US President Joe Biden seems increasingly determined to keep the "terrorist" designation on Iran's Revolutionary Guards, which Tehran is demanding be removed before it returns to a deal on curbing its nuclear program.
"Each side is just hoping that the other would blink first," Ali Vaez, an Iran expert from the International Crisis Group, a conflict-prevention think tank, told AFP.
Negotiations opened a year ago in Vienna to revive the landmark 2015 agreement that was supposed to prevent Iran from acquiring nuclear weapons.
Under the presidency of Donald Trump, the United States walked out of the agreement in 2018 and reinstated economic sanctions against Tehran, which in response, shrugged off restrictions imposed on its nuclear activities.
Biden wants Iran to return to the agreement, provided that Iran resumes those commitments.
Despite early hopes, the talks are deadlocked and the emissaries have not been in the Austrian capital since March 11.
However, a draft compromise is still on the table, after resolution of most of the thorniest issues.
The fate of the Guards is the final obstacle blocking the talks: the Islamic Republic is demanding the removal of its elite ideological force from the US blacklist of "foreign terrorist organizations."
Change of direction
The Iranians argue that it was only added to the list by Trump to increase pressure on them after the US exit from the 2015 agreement, also known by its acronym, the JCPOA.
But the Americans have shot back that the subject is in no way related to the nuclear issue.
"If Iran wants sanctions lifting that goes beyond the JCPOA, they'll need to address concerns of ours that go beyond the JCPOA," State Department spokesman Ned Price said this week.
He added that Iran should negotiate in "good faith" and reciprocity.
The United States has said it does not negotiate in public and had avoided making any clear statement on the fate of the Revolutionary Guards' status.
But Price's comments appeared to confirm that the Biden administration was hardening its position against removing the designation after a split between its diplomatic fringe, allied with part of the military, and the political wing of the White House.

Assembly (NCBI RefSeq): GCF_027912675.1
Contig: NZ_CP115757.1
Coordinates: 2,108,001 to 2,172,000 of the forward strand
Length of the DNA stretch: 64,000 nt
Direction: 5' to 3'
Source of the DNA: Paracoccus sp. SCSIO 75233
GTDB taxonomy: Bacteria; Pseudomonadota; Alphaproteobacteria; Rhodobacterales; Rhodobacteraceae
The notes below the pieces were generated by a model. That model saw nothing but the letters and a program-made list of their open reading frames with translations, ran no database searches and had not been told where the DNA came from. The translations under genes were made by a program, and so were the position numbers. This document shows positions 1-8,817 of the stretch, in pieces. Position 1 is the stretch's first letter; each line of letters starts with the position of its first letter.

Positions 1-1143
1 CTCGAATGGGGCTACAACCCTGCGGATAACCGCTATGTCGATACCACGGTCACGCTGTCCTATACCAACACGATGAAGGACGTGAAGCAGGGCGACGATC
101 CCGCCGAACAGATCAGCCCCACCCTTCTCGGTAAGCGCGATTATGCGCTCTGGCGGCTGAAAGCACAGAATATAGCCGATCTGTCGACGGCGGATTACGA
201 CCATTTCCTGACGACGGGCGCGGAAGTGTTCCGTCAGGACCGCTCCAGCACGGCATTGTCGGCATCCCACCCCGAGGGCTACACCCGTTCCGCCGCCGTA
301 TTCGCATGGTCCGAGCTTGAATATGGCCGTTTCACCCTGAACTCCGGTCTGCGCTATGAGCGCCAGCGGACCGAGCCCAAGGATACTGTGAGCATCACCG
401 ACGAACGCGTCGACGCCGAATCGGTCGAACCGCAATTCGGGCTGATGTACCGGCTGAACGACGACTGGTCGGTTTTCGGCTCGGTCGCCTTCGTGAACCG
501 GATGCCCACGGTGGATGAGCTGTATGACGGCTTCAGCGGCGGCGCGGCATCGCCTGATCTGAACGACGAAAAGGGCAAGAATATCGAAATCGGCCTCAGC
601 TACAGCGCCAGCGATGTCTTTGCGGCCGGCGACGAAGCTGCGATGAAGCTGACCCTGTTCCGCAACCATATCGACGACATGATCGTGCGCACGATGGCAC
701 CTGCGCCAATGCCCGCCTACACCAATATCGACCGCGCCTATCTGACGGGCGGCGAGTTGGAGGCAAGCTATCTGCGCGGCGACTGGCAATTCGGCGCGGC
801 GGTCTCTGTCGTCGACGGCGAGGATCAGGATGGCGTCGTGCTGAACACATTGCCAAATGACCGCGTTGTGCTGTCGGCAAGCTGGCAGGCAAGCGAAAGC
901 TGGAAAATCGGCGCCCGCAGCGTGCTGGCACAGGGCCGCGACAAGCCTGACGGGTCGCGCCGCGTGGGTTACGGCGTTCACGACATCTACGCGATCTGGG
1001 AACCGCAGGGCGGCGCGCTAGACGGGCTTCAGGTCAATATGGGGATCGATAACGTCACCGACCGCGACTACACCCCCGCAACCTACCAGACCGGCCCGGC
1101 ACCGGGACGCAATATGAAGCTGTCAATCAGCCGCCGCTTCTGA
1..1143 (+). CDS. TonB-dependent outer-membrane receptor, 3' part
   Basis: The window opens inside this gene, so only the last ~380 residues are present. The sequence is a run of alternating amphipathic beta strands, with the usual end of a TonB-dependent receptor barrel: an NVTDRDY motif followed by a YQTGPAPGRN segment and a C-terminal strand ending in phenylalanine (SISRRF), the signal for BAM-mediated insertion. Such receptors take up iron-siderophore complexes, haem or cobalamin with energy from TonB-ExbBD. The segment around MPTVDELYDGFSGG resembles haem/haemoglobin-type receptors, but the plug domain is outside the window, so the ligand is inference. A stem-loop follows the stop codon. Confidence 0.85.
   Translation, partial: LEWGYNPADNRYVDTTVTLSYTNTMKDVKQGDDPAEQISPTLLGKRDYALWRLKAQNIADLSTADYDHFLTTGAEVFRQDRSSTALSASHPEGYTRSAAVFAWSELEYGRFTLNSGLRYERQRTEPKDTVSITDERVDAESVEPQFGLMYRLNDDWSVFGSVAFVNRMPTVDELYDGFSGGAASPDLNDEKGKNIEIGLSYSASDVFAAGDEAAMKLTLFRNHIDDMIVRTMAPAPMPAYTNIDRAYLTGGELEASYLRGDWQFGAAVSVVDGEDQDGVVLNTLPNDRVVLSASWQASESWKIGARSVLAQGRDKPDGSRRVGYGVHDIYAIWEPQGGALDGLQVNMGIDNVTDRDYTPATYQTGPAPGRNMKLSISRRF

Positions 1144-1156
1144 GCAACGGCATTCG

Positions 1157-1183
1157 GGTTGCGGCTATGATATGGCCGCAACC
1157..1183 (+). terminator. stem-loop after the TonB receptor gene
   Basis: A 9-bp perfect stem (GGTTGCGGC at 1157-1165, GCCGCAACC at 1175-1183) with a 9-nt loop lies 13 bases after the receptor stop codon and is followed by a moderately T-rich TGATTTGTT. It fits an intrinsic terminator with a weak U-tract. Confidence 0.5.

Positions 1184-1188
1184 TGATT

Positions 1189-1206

The former had favored some kind of gesture toward the Guards on the grounds that dropping the group from the blacklist would have few real-world consequences, while the latter feared criticism from Republicans before the November midterm elections.
Questioned at the beginning of April, Secretary of State Antony Blinken gave a first indication of a toughening stance by saying that the Revolutionary Guards were indeed, in his eyes, a "terrorist organization."
"I'm not overly optimistic at the prospects of actually getting an agreement to conclusion," he told NBC News.
Influential Washington Post columnist David Ignatius then reported that Biden was preparing to rule out the organization's removal from the blacklist.
"I don't think the final decision has been taken yet, but the president is certainly leaning in that direction," said the Crisis Group's Vaez.
Vaez hopes, without harboring any illusions, that a compromise might be found by delisting the Guards while keeping their overseas branch, the Quds Force, on the blacklist.
But privately, US officials are suggesting that even such a compromise as that may no longer be on the table.
Vaez recognizes that any gesture toward Iran on such a sensitive issue "would be used by the opponents and critics to crucify the Biden administration" by denouncing its weakness in the face of such a sworn enemy of the United States.
Making matters worse, the Revolutionary Guards back other US foes -- such as Hezbollah in Lebanon, or the Yemeni Huthi rebels, or even some Iraqi militias -- and have been blamed for numerous attacks against US soldiers or interests in the Middle East.
Several elected officials within the president's own Democratic camp are also opposed to their removal from the blacklist.
"And that is the political cost that I think the president is reluctant to pay," said Vaez, who, however, warns that a failure to reach a deal will also exact a high political cost.
"The Republicans are bound to accuse him of allowing Iran to become a virtual nuclear weapons state under his watch now," predicted the expert.